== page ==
Last month, I visited one of the largest anime conventions on the hunt for tokusatsu fandom.
As I write this, my left index finger is wrapped in a splint thanks to a rather silly accident that happened on Day 1 of Otakon. I had ordered an Uber to take me from my favorite lunch spot, the local grilled cheese restaurant, back to the convention. I’m not sure how, but my finger ended up jammed in the car’s door as it closed. I let out some expletives before heading into the Baltimore Convention Center. I was on a mission to find some tokusatsu-related art in Artists Alley.
Eventually, I couldn’t pretend I wasn’t in pain any longer, and took myself to the nearest Patient First. I got patched up and made my way back to the convention in time for the first toku-related panel of the weekend. I mention this just to provide context to my mindset that weekend. I was a bit grumpy to say the least, but that all changed when I found what I came to Otakon to find.
My first panel was, “Shin Giant Monsters A-Go-Go,” run by Renzo Adler with his friends Mike Hernandez and Casey D’Elia. The panel was an interesting look at the history of tokusatsu, with a focus on Godzilla, Ultraman, and pop fiction esoterica related to the two. They started out with the history of Eiji Tsuburaya himself, then from there on through Godzilla, Ultraman, and the legacy of each.
They even went on to list certain popular creative figures inspired by Tsuburaya’s work, most notably Shinji Higuchi and Hideaki Anno of Shin Godzilla fame. My favorite part was the side by side comparison of shots from Ultraman and Anno’s popular anime, Neon Genesis Evangelion.
After the panel, I had the chance to speak with Team A-Go-Go about their love for toku and its place in Otakon. They originally began attending as friends who loved anime, but they noticed a lack of kaiju related panels and decided to do something about it. They said the audience was already there, and was emboldened by the recent films like Pacific Rim and 2014’s Godzilla, and just needed a push in the right direction to discover more.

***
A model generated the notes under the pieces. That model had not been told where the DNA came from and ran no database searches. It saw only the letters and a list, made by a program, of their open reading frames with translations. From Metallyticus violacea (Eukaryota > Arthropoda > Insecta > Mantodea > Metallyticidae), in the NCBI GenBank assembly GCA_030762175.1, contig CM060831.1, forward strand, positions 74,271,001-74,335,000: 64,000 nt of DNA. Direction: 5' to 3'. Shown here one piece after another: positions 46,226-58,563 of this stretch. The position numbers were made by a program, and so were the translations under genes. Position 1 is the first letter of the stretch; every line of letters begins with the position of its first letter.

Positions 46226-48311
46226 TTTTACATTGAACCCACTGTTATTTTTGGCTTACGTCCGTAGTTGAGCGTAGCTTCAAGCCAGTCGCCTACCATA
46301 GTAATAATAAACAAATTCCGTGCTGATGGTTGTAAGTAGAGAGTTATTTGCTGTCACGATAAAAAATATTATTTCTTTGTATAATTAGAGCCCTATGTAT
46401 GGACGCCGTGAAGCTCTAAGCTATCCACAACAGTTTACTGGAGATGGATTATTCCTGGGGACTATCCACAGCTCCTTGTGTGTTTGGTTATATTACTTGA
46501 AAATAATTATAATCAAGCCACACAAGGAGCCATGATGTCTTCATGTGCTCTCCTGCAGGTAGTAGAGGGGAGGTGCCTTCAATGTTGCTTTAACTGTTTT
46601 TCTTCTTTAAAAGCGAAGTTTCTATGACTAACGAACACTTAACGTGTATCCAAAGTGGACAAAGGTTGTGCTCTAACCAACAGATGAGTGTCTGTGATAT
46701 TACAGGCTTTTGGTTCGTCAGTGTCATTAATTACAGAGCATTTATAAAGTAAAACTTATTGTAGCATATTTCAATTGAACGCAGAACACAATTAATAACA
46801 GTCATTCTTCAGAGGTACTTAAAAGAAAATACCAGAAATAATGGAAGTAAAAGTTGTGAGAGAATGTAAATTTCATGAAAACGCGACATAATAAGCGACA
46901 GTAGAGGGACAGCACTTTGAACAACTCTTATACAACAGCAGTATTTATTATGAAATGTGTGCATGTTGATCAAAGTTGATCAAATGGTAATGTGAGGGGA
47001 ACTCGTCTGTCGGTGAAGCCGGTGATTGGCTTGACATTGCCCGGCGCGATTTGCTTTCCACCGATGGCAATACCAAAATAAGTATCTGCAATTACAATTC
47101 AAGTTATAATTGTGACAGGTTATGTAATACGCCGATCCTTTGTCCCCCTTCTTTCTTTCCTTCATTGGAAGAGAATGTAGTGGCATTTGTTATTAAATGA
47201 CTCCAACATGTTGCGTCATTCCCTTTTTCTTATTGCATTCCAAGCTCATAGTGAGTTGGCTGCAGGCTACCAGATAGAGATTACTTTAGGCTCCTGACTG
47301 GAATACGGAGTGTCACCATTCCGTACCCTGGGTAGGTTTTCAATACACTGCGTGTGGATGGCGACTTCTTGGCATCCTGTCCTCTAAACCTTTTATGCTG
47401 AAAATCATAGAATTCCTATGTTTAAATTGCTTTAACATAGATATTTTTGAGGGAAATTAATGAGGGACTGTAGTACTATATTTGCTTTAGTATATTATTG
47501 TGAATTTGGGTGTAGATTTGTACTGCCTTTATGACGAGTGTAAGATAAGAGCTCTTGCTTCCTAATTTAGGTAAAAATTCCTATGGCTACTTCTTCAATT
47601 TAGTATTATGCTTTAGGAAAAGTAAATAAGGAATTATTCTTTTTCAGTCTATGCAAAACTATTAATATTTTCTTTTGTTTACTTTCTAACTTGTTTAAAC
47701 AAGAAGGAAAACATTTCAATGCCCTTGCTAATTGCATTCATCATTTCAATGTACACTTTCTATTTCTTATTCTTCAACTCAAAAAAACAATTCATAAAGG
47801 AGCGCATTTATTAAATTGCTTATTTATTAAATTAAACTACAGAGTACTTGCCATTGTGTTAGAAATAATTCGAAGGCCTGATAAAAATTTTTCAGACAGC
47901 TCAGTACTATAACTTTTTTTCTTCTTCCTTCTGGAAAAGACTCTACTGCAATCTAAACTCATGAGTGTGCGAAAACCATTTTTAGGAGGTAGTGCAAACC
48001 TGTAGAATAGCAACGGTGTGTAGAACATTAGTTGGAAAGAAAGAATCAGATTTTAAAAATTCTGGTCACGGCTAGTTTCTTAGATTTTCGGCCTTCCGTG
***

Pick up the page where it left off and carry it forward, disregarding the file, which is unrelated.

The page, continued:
After talking with Team A-Go-Go, I decided to call it a night. Early Saturday morning, I went to the first of two “Henshin Heroes” panels put on by married couple Joseph and Amanda Mettle and their friend Chris Brown, an eleven-year Otakon veteran.
Both panels, the first focusing on Kamen Rider and the second on Super Sentai, served as quick introductions to each franchise and their history. The panelists would play a clip from a show and discuss that show’s place in history and their opinion of it. These panels were much more informal, as the audience would often chime in with their favorite parts of each show. I even got in on the fun: when someone asked why Kamen Rider Meteor mimics Bruce Lee, I had to shout, “because it looks cool!”
The last toku-related event at Otakon was an unofficial photoshoot on Saturday. Usually, groups apply to rent out designated areas for cosplay photoshoots during the convention. For whatever reason, this group didn’t do that, and instead organized through social media. Luckily, I overheard a Kamen Rider Decade cosplayer (who I later learned was @gootarts) mention it during the first Henshin Heroes panel.
When the time came, I scoured the halls for any flash of bright spandex or giant insect eyes. Eventually, I noticed a bootleg AkibaRed and found myself among a half-dozen Kamen Rider and Super Sentai cosplayers looking for good spot to have the photoshoot. Their original plan was to shoot on the terrace, but nobody in full costume could stand to be outside in that 92 degree weather. We finally found a secluded spot near the edge of the convention center, and got to work.
By Sunday, my finger was still throbbing in pain and I had pushed my Dr. Scholl’s to the limit, but I refused to leave the convention before doing some shopping. Team-A-Go-Go had already warned me that the pickings were slim in the Dealer’s Hall, but I hadn’t been there all weekend, so I made my way down there. I quickly realized just how right Renzo and company were. There was even less toku merch than last year, and the whole venture would have been a bust save for Megaroad Toys. I had heard about them during previous day’s photoshoot, and was ecstatic when I found their booth. Thanks to them, I left with a Detail of Heroes: Kamen Rider Gaim book and a smile on my face.
What strikes me most about my weekend at Otakon was the joy in everyone’s eyes. I have to admit I can be a bit jaded, looking at everything from this corner of fandom, but the con-goers’ unabashed love for the genre was inspiring. I do have beef with the lack of Ultraman cosplay, but that’s neither here nor there.
Amanda Mettle’s Custom Plushies
The work the panelists and cosplayers put into their passion is inspiring, and as tokusatsu slowly crawls into the mainstream, necessary. All the panelists told me about plans to expand their subject matter in the coming years as Otakon moves to Washington D.C., and I can’t wait to see what they come up with.
It’s thanks to the work of people like Team-A-Go-Go, the Mettles, and Megaroad that tokusatsu fandom has grown so much since the first time I went to Otakon, back when I was just getting into this stuff and couldn’t find a trace of it there. It’s nice to know that new fans of karate bugmen and silver giants can find like-minded people willing to welcome them into the fold wherever they go.